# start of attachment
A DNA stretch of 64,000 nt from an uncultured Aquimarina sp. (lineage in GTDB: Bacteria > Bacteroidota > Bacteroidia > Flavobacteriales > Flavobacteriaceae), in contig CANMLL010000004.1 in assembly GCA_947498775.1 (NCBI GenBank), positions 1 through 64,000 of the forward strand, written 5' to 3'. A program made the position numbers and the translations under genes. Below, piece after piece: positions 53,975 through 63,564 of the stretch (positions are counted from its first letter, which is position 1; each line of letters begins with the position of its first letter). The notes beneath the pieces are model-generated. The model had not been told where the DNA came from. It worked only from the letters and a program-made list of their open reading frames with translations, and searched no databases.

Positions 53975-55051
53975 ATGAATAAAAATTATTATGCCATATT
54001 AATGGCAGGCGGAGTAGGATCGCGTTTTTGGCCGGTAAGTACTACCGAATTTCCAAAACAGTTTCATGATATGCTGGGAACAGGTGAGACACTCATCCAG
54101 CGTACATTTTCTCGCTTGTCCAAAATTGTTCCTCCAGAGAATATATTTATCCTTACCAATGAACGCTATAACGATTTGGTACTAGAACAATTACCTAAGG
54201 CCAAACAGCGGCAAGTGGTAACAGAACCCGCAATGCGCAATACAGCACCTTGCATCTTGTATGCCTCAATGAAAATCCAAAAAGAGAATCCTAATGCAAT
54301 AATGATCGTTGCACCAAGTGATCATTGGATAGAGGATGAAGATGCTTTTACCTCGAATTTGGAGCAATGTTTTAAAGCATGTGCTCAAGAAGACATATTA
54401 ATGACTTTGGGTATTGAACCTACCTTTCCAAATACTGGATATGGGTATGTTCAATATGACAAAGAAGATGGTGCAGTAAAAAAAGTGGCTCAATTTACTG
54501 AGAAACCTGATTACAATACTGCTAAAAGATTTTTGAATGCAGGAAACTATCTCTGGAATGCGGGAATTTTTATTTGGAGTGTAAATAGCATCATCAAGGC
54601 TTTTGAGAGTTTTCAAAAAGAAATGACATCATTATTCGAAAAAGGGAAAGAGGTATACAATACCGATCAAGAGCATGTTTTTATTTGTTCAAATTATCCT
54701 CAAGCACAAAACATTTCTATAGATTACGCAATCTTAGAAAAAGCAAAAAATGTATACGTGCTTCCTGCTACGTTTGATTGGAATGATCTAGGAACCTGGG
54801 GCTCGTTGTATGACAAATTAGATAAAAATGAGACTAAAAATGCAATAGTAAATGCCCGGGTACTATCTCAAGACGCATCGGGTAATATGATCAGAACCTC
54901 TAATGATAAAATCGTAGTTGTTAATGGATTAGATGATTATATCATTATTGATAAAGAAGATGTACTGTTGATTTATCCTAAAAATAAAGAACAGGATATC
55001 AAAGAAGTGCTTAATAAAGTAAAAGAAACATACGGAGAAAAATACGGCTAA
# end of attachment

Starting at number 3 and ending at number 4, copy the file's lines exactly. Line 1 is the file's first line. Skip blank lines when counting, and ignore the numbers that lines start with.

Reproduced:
53975 ATGAATAAAAATTATTATGCCATATT
54001 AATGGCAGGCGGAGTAGGATCGCGTTTTTGGCCGGTAAGTACTACCGAATTTCCAAAACAGTTTCATGATATGCTGGGAACAGGTGAGACACTCATCCAG